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In case-based reasoning (CBR) systems expertise is embodied in a library of past cases, rather than being encoded in classical rules. Each case typically contains a description of the problem, plus a solution and/or the outcome. The knowledge and reasoning process used by an expert to solve the problem is not recorded, but is implicit in the solution.
To solve a current problem: the problem is matched against the cases in the case base, and similar cases are retrieved. The retrieved cases are used to suggest a solution which is reused and tested for success. If necessary, the solution is then revised. Finally the current problem and the final solution are retained as part of a new case.
Case-based reasoning is liked by many people because they feel happier with examples rather than conclusions separated from their context. A case library can also be a powerful corporate resource, allowing everyone in an organisation to tap into the corporate case library when handling a new problem.
Since the 1990's CBR has grown into a field of widespread interest, both from an academic and a commercial standpoint. Mature tools and application-focused conferences exist. Case-based reasoning is often used as a generic term to describe techniques including but not limited to case-based reasoning as we describe it here (e.g. analogical reasoning is often referred to as case-based reasoning).
All case-based reasoning methods have in common the following process:
There are a variety of different methods for organising, retrieving, utilising and indexing the knowledge retained in past cases.
Retrieving a case starts with a (possibly partial) problem description and ends when a best matching case has been found. The subtasks involve:
Some systems retrieve cases based largely on superficial syntactic similarities among problem descriptors, while advanced systems use semantic similarities.
Reusing the retrieved case solution in the context of the new case focuses on: identifying the differences between the retrieved and the current case; and identifying the part of a retrieved case which can be transferred to the new case. Generally the solution of the retrieved case is transferred to the new case directly as its solution case.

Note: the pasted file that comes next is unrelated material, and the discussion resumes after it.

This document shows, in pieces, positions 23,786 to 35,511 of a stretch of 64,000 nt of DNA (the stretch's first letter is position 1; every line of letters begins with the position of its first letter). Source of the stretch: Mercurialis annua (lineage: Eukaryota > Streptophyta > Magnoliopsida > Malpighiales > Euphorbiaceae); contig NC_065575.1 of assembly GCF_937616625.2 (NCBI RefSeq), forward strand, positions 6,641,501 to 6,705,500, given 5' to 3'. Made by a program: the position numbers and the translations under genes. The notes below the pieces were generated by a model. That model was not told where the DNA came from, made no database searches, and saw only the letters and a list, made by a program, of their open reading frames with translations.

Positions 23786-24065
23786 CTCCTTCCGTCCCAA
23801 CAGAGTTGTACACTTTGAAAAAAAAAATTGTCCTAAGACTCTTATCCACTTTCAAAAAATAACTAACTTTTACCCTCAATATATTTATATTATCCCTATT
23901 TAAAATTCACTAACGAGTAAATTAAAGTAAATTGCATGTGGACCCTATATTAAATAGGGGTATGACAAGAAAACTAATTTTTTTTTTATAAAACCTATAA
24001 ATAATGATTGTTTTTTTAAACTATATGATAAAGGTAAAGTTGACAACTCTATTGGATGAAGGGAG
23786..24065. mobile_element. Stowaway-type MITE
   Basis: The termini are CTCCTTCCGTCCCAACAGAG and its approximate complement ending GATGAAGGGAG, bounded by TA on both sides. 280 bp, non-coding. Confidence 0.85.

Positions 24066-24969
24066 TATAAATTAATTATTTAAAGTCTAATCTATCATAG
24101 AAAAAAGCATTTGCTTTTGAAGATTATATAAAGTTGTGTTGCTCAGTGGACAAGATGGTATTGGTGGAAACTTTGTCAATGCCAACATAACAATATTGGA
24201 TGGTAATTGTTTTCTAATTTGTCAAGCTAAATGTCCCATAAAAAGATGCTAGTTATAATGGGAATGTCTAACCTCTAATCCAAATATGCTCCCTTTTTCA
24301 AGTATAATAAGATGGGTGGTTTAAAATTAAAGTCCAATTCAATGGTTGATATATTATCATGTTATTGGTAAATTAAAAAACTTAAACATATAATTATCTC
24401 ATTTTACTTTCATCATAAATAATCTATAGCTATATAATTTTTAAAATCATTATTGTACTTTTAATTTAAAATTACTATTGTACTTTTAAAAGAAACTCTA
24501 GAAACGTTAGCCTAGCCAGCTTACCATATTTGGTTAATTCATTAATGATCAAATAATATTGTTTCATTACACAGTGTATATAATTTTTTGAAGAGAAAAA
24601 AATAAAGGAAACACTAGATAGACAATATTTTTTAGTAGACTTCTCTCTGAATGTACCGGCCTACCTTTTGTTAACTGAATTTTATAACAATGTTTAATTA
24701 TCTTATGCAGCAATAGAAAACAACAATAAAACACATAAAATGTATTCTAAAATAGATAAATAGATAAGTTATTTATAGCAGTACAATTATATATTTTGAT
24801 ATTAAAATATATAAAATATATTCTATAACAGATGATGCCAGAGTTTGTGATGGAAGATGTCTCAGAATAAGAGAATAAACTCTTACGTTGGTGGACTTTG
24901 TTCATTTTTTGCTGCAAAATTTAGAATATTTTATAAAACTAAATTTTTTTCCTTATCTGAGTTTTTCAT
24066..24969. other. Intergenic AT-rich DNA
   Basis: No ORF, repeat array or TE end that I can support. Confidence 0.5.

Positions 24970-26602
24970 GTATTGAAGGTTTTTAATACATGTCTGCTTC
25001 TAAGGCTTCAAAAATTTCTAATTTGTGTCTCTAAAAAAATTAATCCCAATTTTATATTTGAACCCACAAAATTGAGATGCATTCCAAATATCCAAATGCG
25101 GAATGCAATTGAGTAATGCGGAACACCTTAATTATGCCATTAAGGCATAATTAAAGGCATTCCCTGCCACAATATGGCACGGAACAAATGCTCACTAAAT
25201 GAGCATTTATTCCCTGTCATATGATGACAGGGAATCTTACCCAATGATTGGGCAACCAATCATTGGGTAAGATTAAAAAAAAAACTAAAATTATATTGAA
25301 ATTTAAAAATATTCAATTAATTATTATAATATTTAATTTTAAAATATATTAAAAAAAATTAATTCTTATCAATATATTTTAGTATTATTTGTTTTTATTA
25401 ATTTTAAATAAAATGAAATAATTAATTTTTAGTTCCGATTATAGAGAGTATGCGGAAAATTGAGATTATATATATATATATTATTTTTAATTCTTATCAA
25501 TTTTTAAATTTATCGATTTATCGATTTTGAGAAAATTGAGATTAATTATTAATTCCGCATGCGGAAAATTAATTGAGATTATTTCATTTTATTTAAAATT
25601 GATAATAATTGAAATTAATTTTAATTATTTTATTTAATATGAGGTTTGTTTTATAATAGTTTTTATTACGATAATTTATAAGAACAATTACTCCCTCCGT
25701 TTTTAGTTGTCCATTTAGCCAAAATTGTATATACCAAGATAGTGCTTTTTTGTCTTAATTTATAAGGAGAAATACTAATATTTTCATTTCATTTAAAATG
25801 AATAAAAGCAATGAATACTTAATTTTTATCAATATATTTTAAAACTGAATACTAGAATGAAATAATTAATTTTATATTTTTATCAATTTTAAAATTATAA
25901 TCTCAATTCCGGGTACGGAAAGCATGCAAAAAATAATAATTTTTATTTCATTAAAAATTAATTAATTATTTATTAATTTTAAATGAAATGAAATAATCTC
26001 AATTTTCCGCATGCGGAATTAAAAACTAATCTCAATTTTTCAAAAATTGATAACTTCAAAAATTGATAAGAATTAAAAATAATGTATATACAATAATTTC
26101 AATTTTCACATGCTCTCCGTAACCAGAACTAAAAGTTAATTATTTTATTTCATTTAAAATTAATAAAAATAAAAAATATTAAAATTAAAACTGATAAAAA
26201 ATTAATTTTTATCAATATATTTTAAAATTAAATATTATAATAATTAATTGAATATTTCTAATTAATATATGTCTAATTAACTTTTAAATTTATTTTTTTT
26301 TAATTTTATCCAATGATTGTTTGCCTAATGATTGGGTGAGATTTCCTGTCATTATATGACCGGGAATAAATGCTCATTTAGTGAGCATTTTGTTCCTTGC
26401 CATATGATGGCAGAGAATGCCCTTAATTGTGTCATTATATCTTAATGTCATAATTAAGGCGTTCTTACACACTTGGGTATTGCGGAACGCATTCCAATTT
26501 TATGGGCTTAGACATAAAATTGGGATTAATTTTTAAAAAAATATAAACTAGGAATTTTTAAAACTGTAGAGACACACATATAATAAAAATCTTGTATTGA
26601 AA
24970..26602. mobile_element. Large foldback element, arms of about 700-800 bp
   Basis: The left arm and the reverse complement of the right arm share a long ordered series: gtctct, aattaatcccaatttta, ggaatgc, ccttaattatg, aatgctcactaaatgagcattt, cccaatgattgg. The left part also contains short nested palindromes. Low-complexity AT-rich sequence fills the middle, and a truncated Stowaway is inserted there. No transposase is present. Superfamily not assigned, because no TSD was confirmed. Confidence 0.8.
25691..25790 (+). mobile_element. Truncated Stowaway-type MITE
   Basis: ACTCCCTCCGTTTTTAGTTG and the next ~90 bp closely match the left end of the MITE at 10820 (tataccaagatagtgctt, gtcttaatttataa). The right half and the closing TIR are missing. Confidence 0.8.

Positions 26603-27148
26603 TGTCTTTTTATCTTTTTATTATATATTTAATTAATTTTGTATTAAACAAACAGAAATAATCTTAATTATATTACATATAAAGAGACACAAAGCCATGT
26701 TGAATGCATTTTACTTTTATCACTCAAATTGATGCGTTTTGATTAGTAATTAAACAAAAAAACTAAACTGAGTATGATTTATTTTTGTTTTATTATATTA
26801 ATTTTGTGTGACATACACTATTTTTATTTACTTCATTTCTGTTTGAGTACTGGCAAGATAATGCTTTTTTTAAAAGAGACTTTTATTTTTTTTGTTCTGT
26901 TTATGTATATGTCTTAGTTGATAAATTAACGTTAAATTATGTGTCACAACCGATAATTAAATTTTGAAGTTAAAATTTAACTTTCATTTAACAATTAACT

Revising the case solution generated by the reuse process is necessary when the solution proves incorrect. This provides an opportunity to learn from failure.
Retaining the case is the process of incorporating whatever is useful from the new case into the case library. This involves deciding what information to retain and in what form to retain it; how to index the case for future retrieval; and integrating the new case into the case library.
A CBR tool should support the four main processes of CBR: retrieval, reuse, revision and retention. A good tool should support a variety of retrieval mechanisms and allow them to be mixed when necessary. In addition, the tool should be able to handle large case libraries with retrieval time increasing linearly (at worst) with the number of cases.
Case based reasoning first appeared in commercial tools in the early 1990's and since then has been sued to create numerous applications in a wide range of domains:
A list of applications can be found here.
A book by Ian Watson has been published called "Applying Case Based Reasoning: Techniques for Enterprise Systems". Further information and a detailed list of contents is available.
Some of the characteristics of a domain that indicate that a CBR approach might be suitable include:
Case-based reasoning is often used where experts find it hard to articulate their thought processes when solving problems. This is because knowledge acquisition for a classical KBS would be extremely difficult in such domains, and is likely to produce incomplete or inaccurate results. When using case-based reasoning, the need for knowledge acquisition can be limited to establishing how to characterise cases.
Case-based reasoning allows the case-base to be developed incrementally, while maintenance of the case library is relatively easy and can be carried out by domain experts.
A list of CBR development tools, both commercial and academic can be found here
A comprehensive review of CBR software tools is also available.
Another review paper in Word format is also available.
Below are sites that include many references and links to electronic CBR resources:
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Last updated 30th May 1997
by Ian Harrison